Even though the Federal Communications Commission has repeatedly said that wireless and landline phone providers are allowed to offer robocall-blocking services to their customers, some carriers have continued to incorrectly insist — and provide misinformation to consumers — that they simply don’t have the authority to deploy this technology. In an effort to make things clear once and for all, FCC Chair Tom Wheeler has sent letters to these companies that there are no regulatory roadblocks stopping them from helping their customers stop annoying — often illegal — automated and prerecorded robocalls.
“Nothing in the Commission’s rules and orders prevents [phone companies] from offering customers robocall blocking technology,” writes Wheeler in letters to the chief executives at AT&T, CenturyLink, Frontier, Sprint, T-Mobile, U.S. Cellular, and Verizon. “I strongly urge you to offer your customers robust call blocking at no cost.”
Between the Do Not Call List and rules prohibiting private robocallers from sending prerecorded messages or texts without having received prior consent, robocalling as a legitimate-but-annoying telemarketing tool has virtually disappeared. Yet complaints about robocalls continue to grow in number, indicating that most of these calls are being placed illegally, often by scammers.
In spite of this, many in the telecom industry have been reluctant to deploy robocall blockers, citing technological issues and raising concerns that all existing blockers could inadvertently block legitimate calls from going through.
“We understand that providers do not want to block calls without their customers’ permission,” writes Wheeler in his letters to the telecom CEOs. “We agree and said as much last summer — consumers should only opt into any blocking/filtering solution after the provider has given them an understanding of the solution’s capabilities.”
Wheeler also takes issue with the telecom industry’s stance that blockers should be put on hold until new Caller ID authentication standards are in place, saying that “is not a valid excuse to delay” deployment.
“We agree that work on authentication standards is important and urge you and other providers to help accelerate the development of such standards, he writes. “But this work should not come at the expense of offering consumers robocall blocking solutions now.”
In addition to writing the telecom CEOs, Wheeler has written separate letters to execs at companies like Level 3 and Bandwidth.com that provide the important backbone of the internet, connecting your local broadband network to the rest of the world. More relevant to this discussion, these companies connect internet phone services like FiOS and Xfinity to the phone companies.
In these letters, Wheeler calls for companies to maintain the integrity of Caller ID information as calls get passed from network to network. Many scam robocallers use fake “spoofed” numbers and then route their calls through multiple networks, making it very difficult to trace it back to the source.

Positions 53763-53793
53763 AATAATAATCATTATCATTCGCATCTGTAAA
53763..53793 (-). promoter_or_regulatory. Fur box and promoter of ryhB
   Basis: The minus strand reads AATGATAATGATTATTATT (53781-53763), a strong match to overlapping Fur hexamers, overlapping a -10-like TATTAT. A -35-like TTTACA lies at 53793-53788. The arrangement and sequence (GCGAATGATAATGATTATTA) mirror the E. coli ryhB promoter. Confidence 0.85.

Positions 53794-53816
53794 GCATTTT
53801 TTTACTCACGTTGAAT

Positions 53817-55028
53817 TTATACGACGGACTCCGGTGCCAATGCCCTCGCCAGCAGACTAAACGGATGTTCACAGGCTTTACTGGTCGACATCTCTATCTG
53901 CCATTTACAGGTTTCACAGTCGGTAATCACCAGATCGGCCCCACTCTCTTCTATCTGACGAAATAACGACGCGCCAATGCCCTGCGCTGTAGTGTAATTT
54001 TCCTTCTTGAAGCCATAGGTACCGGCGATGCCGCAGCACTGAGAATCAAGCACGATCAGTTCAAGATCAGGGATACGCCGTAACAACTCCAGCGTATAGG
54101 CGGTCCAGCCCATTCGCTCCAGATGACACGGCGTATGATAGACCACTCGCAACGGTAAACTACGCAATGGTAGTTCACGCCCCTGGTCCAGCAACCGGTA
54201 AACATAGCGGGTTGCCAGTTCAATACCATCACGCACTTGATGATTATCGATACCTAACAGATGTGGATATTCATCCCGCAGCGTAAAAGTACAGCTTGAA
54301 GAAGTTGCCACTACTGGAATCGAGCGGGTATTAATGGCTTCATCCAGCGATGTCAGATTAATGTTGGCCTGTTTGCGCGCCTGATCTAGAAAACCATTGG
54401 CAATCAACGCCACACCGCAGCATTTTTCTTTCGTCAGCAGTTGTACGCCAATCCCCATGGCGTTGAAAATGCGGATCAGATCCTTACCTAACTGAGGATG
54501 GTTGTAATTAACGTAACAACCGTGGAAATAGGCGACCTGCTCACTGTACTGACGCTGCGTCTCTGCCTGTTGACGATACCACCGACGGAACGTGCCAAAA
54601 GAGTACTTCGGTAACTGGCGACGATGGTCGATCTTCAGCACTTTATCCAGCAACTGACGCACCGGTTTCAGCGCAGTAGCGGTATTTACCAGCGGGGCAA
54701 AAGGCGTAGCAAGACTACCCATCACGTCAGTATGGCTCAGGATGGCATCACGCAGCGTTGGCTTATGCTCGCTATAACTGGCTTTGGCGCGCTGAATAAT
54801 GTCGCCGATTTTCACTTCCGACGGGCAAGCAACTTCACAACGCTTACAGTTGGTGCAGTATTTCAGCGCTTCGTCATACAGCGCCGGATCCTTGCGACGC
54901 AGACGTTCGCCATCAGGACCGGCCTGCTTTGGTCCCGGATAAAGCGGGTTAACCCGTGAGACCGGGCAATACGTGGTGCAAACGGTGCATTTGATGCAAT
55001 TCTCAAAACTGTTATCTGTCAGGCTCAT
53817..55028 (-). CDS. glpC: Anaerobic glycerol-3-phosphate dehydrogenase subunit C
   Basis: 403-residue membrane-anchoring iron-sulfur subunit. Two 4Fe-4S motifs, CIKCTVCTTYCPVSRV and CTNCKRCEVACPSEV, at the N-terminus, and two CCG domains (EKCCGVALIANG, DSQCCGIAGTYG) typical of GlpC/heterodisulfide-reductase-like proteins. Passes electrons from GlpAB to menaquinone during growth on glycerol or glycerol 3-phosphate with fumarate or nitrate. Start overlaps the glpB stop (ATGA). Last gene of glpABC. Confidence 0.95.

Additionally, the letters ask Level 3 and Bandwidth to help improve caller ID authentication by creating a “Do-Not-Originate” list.
“The Do-Not-Originate list would allow domestic entities that are regularly impersonated by caller ID spoofing, such as government agencies, financial institutions, or health care facilities, to register their outbound numbers in a database,” explains Wheeler. “If a call from one of these numbers reaches a gateway from outside the United States, it could be marked as suspicious or blocked, likely significantly reducing fraud.”
Both the phone providers and the backbone providers have been given 30 days to reply to Wheeler’s letter.
“Consumers are tired of being hounded by robocalls that interrupt their privacy and are often used by crooks to commit fraud,” said Tim Marvin, or colleague at Consumers Union, who heads up the End Robocalls campaign. “The phone companies need to start listening to their customers who are desperate for relief. The time for action is long overdue.”
Wheeler is in a bit of a pickle with regard to robocalls. On one front, lawmakers, consumer advocates, and the American people have pushed the FCC to help expedite robocall blocking. At the same time, the FCC has the unenviable task of having to figure out new Congressionally mandated rules that would allow the federal government — and certain companies that work for the government — to make debt-collection robocalls.
That would be almost like asking the USDA to tighten up beef safety standards while simultaneously figuring out how to let the federal government sell contaminated beef.
To that end, the FCC has proposed rules it contends will minimize the annoyance of these unwanted calls — like putting a cap on the number calls a collector can make to an alleged debtor each month; requiring that collectors’ messages make it clear that the debtor has a right to request that the calls stop; and barring collectors from placing robocalls to friends or family members of the debtor.